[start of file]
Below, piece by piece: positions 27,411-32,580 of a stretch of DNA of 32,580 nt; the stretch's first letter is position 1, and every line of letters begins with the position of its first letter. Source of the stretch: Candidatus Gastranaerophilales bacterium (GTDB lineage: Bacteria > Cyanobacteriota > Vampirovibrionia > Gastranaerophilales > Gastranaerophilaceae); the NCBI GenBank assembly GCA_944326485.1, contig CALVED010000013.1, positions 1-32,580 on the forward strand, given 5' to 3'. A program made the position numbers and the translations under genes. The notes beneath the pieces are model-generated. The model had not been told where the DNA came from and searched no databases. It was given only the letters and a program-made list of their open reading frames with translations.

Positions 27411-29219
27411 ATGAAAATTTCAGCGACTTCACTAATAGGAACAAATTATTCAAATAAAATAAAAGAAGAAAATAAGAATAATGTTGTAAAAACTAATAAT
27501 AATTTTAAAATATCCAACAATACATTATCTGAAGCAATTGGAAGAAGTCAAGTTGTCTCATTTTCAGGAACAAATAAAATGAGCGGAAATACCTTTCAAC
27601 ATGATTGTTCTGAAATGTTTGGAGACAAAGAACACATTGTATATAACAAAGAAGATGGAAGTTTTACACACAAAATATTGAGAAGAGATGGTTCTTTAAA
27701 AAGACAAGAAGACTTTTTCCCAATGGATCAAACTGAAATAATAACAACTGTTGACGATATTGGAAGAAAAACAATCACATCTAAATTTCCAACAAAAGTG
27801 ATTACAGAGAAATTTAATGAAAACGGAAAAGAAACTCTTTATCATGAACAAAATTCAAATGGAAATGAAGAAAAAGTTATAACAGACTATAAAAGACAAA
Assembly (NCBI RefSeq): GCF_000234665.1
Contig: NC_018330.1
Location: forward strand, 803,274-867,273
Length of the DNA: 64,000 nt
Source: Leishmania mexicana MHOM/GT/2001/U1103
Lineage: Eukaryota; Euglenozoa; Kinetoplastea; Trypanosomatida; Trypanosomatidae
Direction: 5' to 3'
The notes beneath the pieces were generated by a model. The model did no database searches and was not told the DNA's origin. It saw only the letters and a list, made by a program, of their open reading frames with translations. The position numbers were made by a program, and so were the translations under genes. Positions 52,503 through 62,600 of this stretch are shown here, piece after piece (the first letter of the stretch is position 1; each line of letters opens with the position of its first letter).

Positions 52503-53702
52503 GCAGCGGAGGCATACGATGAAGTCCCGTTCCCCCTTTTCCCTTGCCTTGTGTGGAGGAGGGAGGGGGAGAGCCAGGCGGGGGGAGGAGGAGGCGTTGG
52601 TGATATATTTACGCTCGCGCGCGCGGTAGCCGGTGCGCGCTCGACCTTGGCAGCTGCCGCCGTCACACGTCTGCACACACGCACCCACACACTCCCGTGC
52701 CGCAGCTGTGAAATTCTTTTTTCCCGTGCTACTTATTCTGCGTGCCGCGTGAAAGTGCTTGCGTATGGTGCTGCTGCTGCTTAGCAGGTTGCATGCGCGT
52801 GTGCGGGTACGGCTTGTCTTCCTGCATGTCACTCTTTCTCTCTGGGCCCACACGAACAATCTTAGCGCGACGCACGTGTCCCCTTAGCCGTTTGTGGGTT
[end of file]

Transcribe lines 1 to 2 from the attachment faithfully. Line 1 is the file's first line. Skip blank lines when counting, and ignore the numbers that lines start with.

Below, piece by piece: positions 27,411-32,580 of a stretch of DNA of 32,580 nt; the stretch's first letter is position 1, and every line of letters begins with the position of its first letter. Source of the stretch: Candidatus Gastranaerophilales bacterium (GTDB lineage: Bacteria > Cyanobacteriota > Vampirovibrionia > Gastranaerophilales > Gastranaerophilaceae); the NCBI GenBank assembly GCA_944326485.1, contig CALVED010000013.1, positions 1-32,580 on the forward strand, given 5' to 3'. A program made the position numbers and the translations under genes. The notes beneath the pieces are model-generated. The model had not been told where the DNA came from and searched no databases. It was given only the letters and a program-made list of their open reading frames with translations.

Positions 27411-29219